C. Scott Brown is an editor at Android Authority. Recently, he wrote about how the Pixel 7 Pro would be the first Pixel phone he would buy with his own money. He did eventually get the phone, and when he did, he went straight to eBay.
“A lot of people still think of eBay as an auction site, which might turn them off because it sounds complicated,” he explains. “But eBay is filled with small businesses and individuals who don’t care about making much profit and will sell even brand new devices at insanely low prices.”
eBay isn't just an auction site. It should be your first destination for high-ticket items.
Scott says he was able to nab a brand new unlocked 128GB Pixel 7 Pro in the Obsidian color for just $700, a full $200 off the list price. He got this deal only a week after the phone launched and didn’t need to trade anything in. “I think the guy got the phone for a crazy discount somehow, maybe through some trade-in deal,” Scott says. “He turned around and sold it on eBay and, even with the lowered price, still probably made a good profit. It’s a situation where everyone wins.”
Whenever he makes a big purchase, Scott goes straight to eBay. “It’s my first destination for anything over $100,” he says.
Beware of the garbage deals
We all have heard stories of businesses raising prices one week and then “discounting” those prices the next week to make it seem like a great deal. As much as we hate to admit it, this is a very common practice.
Executive Editor Kris Carlon uses the popular CamelCamelCamel tool to spot these fakers. CCC tracks the price of specific products at Amazon.com over time. “I think some people would be surprised to see how prices magically increase just before Black Friday on some products only for that increase to become a discount on Black Friday itself,” Kris points out. Don’t be duped by this! Just because a discount looks deep doesn’t mean it’s necessarily a good deal.
Jonathan Feist has a similar but different take on this, which is to avoid buying bad products in general. “Black Friday and similar deals events are often when retailers try to clear out the shelves of old stock,” Feist explains. “The very best deals are going to be for older and/or lower-quality products. Resist the urge to purchase inferior products just to save a couple of dollars. Don’t get me wrong, those deals might be perfect for you, but if you are compromising on the product, you’ll just end up unhappy and looking to upgrade later anyway.” In other words, there is sometimes a downside to saving too much money.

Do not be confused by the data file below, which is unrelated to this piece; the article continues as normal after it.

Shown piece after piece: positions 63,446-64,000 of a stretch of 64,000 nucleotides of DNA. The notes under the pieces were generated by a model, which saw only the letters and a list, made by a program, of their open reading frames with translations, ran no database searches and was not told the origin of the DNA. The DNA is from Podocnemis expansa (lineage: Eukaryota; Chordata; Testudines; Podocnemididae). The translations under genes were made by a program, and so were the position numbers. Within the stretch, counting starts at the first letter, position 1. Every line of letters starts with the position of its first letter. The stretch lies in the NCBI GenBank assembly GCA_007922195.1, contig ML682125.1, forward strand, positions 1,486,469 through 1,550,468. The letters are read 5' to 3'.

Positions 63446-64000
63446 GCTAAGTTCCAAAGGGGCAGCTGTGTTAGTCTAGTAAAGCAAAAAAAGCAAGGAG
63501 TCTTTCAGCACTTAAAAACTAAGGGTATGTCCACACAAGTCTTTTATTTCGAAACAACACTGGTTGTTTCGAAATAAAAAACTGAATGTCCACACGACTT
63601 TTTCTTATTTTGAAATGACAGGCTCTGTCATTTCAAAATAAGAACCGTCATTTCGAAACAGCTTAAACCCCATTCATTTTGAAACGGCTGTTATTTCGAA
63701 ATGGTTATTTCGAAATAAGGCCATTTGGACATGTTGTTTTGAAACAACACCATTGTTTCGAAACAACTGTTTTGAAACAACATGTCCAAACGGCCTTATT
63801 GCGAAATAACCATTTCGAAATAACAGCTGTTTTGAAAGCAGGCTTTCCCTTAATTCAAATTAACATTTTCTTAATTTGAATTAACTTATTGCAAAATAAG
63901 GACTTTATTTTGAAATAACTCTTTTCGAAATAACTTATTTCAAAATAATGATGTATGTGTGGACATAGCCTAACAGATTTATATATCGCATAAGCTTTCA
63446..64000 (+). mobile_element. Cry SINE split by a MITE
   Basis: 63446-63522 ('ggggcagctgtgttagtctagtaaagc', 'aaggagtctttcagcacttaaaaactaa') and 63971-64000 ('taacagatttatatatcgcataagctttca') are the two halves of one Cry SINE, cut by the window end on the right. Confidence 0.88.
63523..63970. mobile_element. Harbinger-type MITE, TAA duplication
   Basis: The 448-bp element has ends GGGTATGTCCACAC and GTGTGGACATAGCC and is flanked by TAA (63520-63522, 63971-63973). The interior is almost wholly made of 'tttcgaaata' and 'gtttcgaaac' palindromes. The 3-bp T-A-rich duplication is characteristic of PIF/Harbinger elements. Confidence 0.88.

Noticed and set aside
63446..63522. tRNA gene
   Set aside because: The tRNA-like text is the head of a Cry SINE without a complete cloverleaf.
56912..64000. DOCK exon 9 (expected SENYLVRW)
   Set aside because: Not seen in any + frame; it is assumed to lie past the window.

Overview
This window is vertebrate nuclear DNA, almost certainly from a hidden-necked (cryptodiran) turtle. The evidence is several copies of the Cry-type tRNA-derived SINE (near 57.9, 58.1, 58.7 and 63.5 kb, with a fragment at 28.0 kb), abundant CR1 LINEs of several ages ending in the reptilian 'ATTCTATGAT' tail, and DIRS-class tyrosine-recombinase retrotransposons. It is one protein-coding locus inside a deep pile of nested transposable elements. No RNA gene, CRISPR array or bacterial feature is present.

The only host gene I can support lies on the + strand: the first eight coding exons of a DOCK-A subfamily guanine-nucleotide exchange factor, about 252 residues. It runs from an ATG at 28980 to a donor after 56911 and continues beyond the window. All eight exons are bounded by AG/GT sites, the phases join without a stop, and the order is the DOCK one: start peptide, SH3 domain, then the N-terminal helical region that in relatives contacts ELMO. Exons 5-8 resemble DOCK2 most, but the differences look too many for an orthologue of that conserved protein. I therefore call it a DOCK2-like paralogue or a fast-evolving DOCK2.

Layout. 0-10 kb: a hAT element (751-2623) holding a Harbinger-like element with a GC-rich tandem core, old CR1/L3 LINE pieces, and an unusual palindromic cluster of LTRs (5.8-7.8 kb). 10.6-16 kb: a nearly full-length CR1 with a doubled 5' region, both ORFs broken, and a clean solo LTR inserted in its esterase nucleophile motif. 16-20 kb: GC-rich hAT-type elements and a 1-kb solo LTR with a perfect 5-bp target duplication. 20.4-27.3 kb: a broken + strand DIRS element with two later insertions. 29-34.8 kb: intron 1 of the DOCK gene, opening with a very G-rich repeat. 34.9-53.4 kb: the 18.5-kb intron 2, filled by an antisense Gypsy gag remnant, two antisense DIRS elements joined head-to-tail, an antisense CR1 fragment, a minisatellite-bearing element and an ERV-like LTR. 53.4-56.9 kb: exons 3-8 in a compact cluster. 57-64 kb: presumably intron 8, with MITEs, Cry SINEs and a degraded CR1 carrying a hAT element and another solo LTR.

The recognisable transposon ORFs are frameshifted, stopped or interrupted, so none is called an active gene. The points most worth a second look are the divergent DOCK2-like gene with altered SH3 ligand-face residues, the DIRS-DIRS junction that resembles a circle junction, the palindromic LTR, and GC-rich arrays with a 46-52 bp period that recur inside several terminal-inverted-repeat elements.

Credit cards, crypto, and refunds
Edgar Cervantes, Head of Imaging at Android Authority, takes slightly unorthodox approaches to various ways of saving money while shopping.
“I like using credit cards to get cashback — that’s one way to get a discount on anything,” he says. “Another thing I’ve done is taken advantage of no-interest credit cards. These are very common, especially from Amazon and Best Buy. Say I am buying a $1,000 laptop. Instead of just paying for it, I get the laptop on a 12-month no-interest plan. Then I take that money I would have spent on it and invest it. It’s common to find investments that make 10% on average, annually. At the end of the year, those $1,000 will become $1,100. I can then withdraw the money, pay off the credit card, and still have $100 left over. So that’s pretty much a $100 discount right there.”
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Edgar doesn’t stop there, though. “I also have crypto debit cards, which give you cashback in cryptocurrency. I have actually gotten purchases for nearly free during the bull run.”
He has an example of how this works. “Say I get 4% back in crypto. A 20x profit is relatively normal during a crypto bull run. So I usually get these rewards and hold the crypto until it becomes a good amount (if it does, of course — itt’s a risk). It’s not something you should absolutely rely on, but this has happened to me.”
Finally, another money-saving tip from Edgar relates to after-purchase price drops. “Stores like Best Buy make it easy to get a partial refund on anything if the product goes down in price before the return period is over,” he says. “After buying something, I like keeping it in my saved product list and checking it periodically. If it goes down in price below what I paid, I can contact Best Buy and get the difference in a refund.”
Money-saving tips: Share yours!
These are our best money-saving tips for Black Friday shopping (or just online shopping in general). Do you have tricks you personally use that we didn’t mention here? Share them in the comments below!